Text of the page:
September 26, 2012
Today we had breakfast not at Tim Horton’s but rather in the Darlene’s kitchen, the woman running the B&B we stayed at for the night. We had a nice chat over croissants with scrambled eggs with three other guest: A somewhat older and grumpy guy from Montreal and a couple from, you guessed it, Germany. Hard as it was, we had to said goodbye to Darlene, and left for Tofino. While Victoria and Nanaimo are on the east coast of Vancouver Island, Tofino is on the opposite side, which meant that we had to cross the island from east to west, driving through the mountainous center.
We didn’t stop very often on the way. Sad as it may sound, we’ve almost gotten used to the spectacular views of endless forests, snow-capped mountains and glacier-fed lakes wedged in between. Also the road didn’t allow for much sight-seeing. We stopped in MacMillan provincial park, which features huge trees which are a few thousand years old. The sheer size of these trees was hard to grasp from the ground. Luckily there were plenty of logs of trees that toppled over right next to the trail, so one could conveniently pose next to them as a reference for scale.
The rest of the route was nice but very demanding in terms of driving. Katrin almost got car-sick and it was not for my reckless driving but rather as a result of endless supply of rising and falling steep turns, often flanked by rock on the one and an abyss on the other side of the road. Eventually we crossed the mountains and drove along the west coast of Vancouver Island. The temperature had dropped by a few degrees, and the vegetation looked completely different from what we had seen just two hours earlier. At the first visitor info we even drove through some light fog banks.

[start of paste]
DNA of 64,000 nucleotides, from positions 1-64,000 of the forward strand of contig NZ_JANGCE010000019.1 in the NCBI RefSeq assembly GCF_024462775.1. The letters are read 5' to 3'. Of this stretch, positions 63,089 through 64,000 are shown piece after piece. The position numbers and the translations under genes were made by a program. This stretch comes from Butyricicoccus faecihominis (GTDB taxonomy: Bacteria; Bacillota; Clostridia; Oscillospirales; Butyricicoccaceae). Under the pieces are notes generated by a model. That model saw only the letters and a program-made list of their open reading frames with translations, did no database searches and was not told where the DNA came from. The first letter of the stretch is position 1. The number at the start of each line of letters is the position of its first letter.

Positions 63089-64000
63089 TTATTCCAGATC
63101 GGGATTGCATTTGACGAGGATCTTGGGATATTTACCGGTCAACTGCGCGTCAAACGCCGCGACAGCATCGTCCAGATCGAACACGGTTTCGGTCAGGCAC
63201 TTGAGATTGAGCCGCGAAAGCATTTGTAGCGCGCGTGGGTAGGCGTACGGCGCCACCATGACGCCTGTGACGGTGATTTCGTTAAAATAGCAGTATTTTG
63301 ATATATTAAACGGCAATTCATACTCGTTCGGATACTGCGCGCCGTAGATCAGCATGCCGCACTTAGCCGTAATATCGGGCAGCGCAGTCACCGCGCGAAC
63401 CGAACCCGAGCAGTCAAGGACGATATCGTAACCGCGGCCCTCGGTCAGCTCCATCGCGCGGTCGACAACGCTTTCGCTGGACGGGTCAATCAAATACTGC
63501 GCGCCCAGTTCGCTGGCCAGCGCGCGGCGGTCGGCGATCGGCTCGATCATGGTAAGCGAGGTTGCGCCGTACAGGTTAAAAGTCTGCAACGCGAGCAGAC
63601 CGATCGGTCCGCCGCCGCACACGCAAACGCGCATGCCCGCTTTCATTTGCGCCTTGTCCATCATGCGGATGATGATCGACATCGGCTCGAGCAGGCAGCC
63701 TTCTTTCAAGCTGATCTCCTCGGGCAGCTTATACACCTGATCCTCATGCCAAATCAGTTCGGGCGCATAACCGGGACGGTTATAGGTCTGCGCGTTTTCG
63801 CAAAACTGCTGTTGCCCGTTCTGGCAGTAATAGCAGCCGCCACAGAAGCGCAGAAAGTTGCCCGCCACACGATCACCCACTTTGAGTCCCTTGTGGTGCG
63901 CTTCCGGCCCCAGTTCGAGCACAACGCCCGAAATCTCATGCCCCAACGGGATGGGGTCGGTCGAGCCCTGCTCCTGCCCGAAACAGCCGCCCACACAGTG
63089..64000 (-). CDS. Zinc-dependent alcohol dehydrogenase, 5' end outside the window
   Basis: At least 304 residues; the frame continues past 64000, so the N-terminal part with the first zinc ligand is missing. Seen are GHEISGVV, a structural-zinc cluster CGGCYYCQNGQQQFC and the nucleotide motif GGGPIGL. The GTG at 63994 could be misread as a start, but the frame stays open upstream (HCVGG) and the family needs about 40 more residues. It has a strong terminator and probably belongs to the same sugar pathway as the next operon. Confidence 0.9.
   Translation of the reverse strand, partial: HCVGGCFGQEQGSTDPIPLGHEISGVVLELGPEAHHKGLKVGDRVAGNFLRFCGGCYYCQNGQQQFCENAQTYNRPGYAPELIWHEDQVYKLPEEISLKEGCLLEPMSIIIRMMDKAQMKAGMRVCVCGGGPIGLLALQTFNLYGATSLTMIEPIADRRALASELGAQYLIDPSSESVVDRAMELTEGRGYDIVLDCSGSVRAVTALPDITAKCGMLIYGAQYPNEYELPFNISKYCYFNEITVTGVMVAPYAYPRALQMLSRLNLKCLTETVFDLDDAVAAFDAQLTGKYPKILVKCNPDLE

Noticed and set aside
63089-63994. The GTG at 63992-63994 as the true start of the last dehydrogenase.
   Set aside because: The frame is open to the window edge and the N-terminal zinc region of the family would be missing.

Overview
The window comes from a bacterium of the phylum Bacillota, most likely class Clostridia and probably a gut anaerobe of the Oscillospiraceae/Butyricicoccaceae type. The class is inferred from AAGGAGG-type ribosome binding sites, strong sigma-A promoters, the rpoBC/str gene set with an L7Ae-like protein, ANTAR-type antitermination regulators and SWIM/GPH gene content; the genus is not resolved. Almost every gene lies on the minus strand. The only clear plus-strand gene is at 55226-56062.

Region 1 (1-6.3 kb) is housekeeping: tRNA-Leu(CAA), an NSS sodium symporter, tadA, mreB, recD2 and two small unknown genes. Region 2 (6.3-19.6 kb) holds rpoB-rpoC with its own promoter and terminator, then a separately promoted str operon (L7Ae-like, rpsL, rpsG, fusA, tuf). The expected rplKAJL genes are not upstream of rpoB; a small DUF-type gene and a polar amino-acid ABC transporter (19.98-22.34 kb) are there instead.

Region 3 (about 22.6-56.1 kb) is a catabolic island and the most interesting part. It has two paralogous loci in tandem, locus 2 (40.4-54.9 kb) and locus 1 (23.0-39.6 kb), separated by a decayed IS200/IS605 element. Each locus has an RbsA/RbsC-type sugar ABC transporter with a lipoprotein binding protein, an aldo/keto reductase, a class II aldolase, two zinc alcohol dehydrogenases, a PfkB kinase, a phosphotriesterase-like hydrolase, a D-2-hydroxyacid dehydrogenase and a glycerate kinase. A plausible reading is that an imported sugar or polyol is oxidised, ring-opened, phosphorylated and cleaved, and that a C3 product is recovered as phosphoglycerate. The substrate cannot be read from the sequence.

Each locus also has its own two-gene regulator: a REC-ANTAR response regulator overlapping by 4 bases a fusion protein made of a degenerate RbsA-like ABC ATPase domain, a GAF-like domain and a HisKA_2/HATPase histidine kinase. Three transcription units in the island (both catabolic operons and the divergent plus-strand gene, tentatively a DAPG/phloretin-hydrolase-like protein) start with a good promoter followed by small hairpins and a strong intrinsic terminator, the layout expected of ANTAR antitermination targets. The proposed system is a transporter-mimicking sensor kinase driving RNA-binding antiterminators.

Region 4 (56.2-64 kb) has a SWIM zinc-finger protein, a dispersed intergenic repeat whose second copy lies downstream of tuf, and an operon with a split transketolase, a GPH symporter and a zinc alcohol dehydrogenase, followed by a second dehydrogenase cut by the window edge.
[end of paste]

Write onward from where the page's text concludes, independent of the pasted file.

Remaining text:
The west coast of Vancouver Island (and in fact British Columbia) is commonly referred to as “Temperate Rainforest”, i.e. something that is decidedly cooler than your typical “jungle”, yet receives similar amounts of rainfall. It really showed, with dense forest of uncharacteristically large trees. We drove right through Pacific Rim National Park (which we’ll visit tomorrow) and into Tofino.
We had heard a lot of praise of Tofino in advance, by people from Victoria as well as Nanaimo. And rightly so. If you think that Victoria and Nanaimo are laid-back with a slightly alternative vibe, wait until you get to Tofino. It seemed to us that there are only three types of people around here: Lumberjacks, surfers and hippies (sometimes all in one person). Tofino has a few shops, half of which are dedicated to surfing. On our way around town and the roads we saw countless people on bikes, only that here they ride in neoprene suits and pull their surf boards with two extra wheels attached. It seems like the perfect destination to surf and relax, with countless beaches and what seems to be adequate waves.
We’re staying in another B&B for the next two nights, and this one is probably the best accomodation we’ve ever stayed at, in Canada, the US or Europe. It only has two rooms, and each of them is furnished with so much care that you begin rethinking some of the choices you made decorating your own place. Breakfast will be served to our room tomorrow morning, and if we want, we can use the outside shower which faces the dense forest. The only downside is the slow Internet, which is why there will only be a few photos today. We spent our evening on a nearby beach, reading until the sun dropped behind the horizon.